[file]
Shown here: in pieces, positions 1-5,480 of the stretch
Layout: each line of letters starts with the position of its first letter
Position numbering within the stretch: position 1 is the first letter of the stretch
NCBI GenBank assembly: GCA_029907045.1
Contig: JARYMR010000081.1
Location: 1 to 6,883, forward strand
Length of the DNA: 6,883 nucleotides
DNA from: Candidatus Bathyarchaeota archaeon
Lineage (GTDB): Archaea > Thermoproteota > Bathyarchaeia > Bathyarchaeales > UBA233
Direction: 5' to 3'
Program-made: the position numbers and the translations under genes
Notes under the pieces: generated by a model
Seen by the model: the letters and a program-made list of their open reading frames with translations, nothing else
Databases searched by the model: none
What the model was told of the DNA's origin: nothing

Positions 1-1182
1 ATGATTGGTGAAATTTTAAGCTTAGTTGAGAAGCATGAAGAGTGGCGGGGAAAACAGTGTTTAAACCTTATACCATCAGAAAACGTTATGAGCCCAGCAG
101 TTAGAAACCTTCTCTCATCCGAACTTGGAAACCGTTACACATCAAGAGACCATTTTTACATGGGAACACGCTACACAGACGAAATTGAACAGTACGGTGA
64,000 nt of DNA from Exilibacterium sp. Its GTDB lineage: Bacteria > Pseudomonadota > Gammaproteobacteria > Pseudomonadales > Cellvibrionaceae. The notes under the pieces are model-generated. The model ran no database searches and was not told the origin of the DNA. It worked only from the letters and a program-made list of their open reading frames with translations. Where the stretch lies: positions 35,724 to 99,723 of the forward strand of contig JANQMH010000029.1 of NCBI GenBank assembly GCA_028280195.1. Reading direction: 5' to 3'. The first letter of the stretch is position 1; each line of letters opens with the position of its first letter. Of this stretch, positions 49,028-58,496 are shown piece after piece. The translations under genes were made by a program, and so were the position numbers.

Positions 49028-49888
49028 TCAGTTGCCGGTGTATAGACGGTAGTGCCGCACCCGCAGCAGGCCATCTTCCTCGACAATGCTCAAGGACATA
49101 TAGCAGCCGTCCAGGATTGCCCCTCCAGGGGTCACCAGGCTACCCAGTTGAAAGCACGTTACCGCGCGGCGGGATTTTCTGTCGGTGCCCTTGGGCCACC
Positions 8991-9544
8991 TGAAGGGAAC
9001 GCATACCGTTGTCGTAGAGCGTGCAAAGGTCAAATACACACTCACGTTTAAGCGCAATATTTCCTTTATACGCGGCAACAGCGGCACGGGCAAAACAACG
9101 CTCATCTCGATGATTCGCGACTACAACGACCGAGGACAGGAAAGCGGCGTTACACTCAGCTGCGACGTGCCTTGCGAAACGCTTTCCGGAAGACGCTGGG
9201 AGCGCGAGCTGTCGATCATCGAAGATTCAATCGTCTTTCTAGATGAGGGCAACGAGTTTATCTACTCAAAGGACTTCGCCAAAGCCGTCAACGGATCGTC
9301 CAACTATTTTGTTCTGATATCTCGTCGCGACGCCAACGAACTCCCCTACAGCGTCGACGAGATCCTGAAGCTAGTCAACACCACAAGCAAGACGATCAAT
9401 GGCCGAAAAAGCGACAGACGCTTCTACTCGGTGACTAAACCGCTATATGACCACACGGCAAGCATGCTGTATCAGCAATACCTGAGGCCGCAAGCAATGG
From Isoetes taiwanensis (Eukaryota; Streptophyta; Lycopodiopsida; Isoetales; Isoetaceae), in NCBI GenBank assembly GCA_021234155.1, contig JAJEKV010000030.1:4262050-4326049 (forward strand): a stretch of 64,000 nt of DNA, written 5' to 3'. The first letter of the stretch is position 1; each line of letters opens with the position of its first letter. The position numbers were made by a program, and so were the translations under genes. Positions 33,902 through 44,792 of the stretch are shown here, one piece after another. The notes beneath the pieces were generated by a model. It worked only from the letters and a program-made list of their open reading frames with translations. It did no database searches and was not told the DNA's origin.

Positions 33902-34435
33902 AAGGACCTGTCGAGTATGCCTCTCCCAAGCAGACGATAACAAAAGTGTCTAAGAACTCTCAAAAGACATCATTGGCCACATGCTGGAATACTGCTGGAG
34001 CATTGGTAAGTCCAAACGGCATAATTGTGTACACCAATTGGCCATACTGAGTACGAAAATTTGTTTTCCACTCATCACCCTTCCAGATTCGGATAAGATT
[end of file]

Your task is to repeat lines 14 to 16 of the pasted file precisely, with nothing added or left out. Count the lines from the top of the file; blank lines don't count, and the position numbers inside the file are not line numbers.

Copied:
Databases searched by the model: none
What the model was told of the DNA's origin: nothing

Positions 1-1182